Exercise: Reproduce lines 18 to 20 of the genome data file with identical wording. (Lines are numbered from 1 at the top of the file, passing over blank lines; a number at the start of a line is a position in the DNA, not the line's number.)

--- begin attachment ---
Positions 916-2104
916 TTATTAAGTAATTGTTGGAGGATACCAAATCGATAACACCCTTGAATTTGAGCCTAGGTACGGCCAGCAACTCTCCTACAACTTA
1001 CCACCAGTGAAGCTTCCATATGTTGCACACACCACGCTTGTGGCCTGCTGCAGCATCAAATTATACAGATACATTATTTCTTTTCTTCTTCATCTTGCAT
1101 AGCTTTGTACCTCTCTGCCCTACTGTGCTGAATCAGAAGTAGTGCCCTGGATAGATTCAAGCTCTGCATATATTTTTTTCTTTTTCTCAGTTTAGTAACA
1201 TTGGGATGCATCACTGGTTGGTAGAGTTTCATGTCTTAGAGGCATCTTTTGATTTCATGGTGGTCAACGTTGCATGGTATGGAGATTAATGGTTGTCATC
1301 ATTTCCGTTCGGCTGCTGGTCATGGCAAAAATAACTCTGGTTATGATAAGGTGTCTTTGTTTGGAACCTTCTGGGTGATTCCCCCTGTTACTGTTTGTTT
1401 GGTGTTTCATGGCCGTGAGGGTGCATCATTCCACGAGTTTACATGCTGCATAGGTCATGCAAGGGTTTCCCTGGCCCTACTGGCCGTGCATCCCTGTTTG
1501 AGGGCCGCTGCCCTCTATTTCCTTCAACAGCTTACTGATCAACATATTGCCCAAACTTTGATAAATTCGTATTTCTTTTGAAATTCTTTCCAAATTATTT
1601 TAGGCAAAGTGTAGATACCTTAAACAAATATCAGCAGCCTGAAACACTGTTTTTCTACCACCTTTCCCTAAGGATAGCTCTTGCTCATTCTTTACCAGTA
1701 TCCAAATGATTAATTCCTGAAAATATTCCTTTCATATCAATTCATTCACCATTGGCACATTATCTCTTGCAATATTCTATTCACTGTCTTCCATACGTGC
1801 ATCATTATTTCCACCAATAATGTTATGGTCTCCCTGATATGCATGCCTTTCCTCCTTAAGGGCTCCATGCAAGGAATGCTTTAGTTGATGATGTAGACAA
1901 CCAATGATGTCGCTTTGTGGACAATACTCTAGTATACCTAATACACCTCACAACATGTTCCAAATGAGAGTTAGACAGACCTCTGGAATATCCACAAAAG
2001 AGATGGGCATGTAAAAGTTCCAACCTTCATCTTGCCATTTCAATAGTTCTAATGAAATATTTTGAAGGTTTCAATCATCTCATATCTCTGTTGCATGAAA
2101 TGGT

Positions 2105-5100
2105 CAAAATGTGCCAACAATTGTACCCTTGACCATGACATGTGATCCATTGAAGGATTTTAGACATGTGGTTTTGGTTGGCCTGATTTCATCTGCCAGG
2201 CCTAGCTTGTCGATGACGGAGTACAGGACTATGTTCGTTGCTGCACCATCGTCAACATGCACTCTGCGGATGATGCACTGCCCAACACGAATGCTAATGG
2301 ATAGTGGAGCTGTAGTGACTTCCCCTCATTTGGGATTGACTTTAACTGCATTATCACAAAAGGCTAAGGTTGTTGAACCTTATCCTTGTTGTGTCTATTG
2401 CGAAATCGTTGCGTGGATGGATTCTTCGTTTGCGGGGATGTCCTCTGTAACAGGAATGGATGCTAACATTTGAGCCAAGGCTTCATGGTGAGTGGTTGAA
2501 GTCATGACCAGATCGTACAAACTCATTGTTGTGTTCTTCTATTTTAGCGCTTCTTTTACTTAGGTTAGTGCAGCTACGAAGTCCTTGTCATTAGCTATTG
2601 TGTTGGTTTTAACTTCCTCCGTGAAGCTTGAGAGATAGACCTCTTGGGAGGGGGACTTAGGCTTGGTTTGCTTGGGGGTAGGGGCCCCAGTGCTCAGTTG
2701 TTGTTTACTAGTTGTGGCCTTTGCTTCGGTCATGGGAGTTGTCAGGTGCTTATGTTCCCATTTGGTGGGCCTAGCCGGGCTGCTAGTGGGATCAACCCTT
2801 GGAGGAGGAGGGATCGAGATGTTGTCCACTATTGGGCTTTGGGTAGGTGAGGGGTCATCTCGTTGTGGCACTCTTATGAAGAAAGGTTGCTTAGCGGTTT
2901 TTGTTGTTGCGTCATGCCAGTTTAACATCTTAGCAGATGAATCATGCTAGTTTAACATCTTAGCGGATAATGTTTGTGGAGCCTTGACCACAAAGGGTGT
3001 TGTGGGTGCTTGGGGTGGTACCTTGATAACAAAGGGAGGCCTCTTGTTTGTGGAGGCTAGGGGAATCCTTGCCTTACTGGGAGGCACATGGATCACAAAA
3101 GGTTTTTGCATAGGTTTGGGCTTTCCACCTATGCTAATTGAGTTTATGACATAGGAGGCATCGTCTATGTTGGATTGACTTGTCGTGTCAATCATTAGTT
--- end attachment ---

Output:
2301 ATAGTGGAGCTGTAGTGACTTCCCCTCATTTGGGATTGACTTTAACTGCATTATCACAAAAGGCTAAGGTTGTTGAACCTTATCCTTGTTGTGTCTATTG
2401 CGAAATCGTTGCGTGGATGGATTCTTCGTTTGCGGGGATGTCCTCTGTAACAGGAATGGATGCTAACATTTGAGCCAAGGCTTCATGGTGAGTGGTTGAA
2501 GTCATGACCAGATCGTACAAACTCATTGTTGTGTTCTTCTATTTTAGCGCTTCTTTTACTTAGGTTAGTGCAGCTACGAAGTCCTTGTCATTAGCTATTG